You could display the horizontal position—the coordinates—in any of a large variety of systems, but it would not correlate to any of the units of measurement I’ve described. Do not confuse and accidentally translate degrees of latitude and longitude with degrees of arc or temperatures. In most cases, you should be able to display the positional data directly in the format you receive, but special user types might require specific formats. For example, governments use USNG and militaries use the related MGRS. These are very, very different systems, so translating from degrees to grids is not a simple formula.

When necessary, display horizontal position accurately, as a simple measurement, usually in meters. Unlike coordinates, you should convert this value into the user’s preferred display unit.

When you’re displaying the vertical position, or altitude, it is also a conventional length, so subject to conversion based on the user’s or regional preferences.

Designing for Context and People

Yes, this is yet another article that basically says everything is more complex than you might have expected. The best way to address a new need is to have thought of it early on. This is true of almost any aspect of design, and there are no cheats.

The success of any new mobile app does not depend on its feature count or technical completeness, but on your designing and building it for real people and the way they actually work. I hope this overview has given you a few more insights into how people’s needs vary across regions, so you can plan and research the right approaches to take for your next UX design project.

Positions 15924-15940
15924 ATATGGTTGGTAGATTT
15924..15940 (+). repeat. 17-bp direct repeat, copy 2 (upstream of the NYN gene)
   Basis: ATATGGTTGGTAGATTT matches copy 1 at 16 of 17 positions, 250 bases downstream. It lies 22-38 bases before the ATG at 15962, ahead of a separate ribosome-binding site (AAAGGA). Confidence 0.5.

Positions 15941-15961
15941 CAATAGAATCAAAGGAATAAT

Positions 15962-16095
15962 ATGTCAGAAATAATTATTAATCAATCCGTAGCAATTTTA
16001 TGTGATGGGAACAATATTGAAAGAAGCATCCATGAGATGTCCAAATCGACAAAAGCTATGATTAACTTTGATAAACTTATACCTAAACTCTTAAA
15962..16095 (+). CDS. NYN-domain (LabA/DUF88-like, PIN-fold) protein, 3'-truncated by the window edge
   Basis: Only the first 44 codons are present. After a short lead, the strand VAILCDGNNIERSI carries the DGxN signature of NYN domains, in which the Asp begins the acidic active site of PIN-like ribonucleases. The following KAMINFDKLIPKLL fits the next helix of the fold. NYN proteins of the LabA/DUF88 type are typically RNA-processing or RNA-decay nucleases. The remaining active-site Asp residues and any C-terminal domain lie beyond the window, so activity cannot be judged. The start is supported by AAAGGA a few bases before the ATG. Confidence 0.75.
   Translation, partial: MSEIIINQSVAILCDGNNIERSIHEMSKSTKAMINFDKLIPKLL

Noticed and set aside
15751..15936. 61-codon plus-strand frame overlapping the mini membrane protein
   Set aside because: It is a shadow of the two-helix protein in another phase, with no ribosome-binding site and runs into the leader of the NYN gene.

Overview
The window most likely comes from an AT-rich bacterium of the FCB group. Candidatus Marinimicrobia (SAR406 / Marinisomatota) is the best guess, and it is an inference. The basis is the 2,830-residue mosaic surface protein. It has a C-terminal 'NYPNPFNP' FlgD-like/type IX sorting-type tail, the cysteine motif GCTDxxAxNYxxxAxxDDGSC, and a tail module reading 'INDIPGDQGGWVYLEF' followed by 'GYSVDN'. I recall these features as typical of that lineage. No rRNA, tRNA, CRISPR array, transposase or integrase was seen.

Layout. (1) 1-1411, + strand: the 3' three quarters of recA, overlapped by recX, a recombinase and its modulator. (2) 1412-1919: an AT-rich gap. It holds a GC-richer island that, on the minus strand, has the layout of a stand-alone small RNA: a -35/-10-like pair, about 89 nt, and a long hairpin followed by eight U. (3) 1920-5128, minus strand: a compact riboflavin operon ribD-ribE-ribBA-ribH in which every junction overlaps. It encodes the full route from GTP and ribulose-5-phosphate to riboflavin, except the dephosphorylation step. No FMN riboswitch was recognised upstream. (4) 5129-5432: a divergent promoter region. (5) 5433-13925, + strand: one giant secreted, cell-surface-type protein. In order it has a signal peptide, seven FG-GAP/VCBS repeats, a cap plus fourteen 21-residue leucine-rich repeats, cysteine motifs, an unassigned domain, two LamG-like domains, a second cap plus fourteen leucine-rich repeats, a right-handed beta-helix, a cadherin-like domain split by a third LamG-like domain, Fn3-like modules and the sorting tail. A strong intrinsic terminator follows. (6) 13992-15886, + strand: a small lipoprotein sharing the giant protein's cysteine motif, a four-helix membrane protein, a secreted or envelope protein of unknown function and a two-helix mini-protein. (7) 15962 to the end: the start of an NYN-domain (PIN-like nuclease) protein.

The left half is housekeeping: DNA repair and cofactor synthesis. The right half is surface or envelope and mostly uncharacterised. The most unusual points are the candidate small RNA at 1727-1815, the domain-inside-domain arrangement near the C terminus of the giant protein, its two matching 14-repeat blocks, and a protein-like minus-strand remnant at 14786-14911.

The earlier you understand all the complexities of regionalization, the more quickly you can make decisions about how to solve your short-term problems—with the least wasted effort or technical debt—and the better position you’ll be in for either your next major release of an existing product or an entirely new product. 

President of 4ourth Mobile

Mission, Kansas, USA

Steven HooberFor his entire 15-year design career, Steven has been documenting design process. He started designing for mobile full time in 2007 when he joined Little Springs Design. Steven’s publications include Designing by Drawing: A Practical Guide to Creating Usable Interactive Design, the O’Reilly book Designing Mobile Interfaces, and an extensive Web site providing mobile design resources to support his book. Steven has led projects on security, account management, content distribution, and communications services for numerous products, in domains ranging from construction supplies to hospital record-keeping. His mobile work has included the design of browsers, ereaders, search, Near Field Communication (NFC), mobile banking, data communications, location services, and operating system overlays. Steven spent eight years with the US mobile operator Sprint and has also worked with AT&T, Qualcomm, Samsung, Skyfire, Bitstream, VivoTech, The Weather Channel, Bank Midwest, IGLTA, Lowe’s, and Hallmark Cards. He runs his own interactive design studio at 4ourth Mobile.  Read More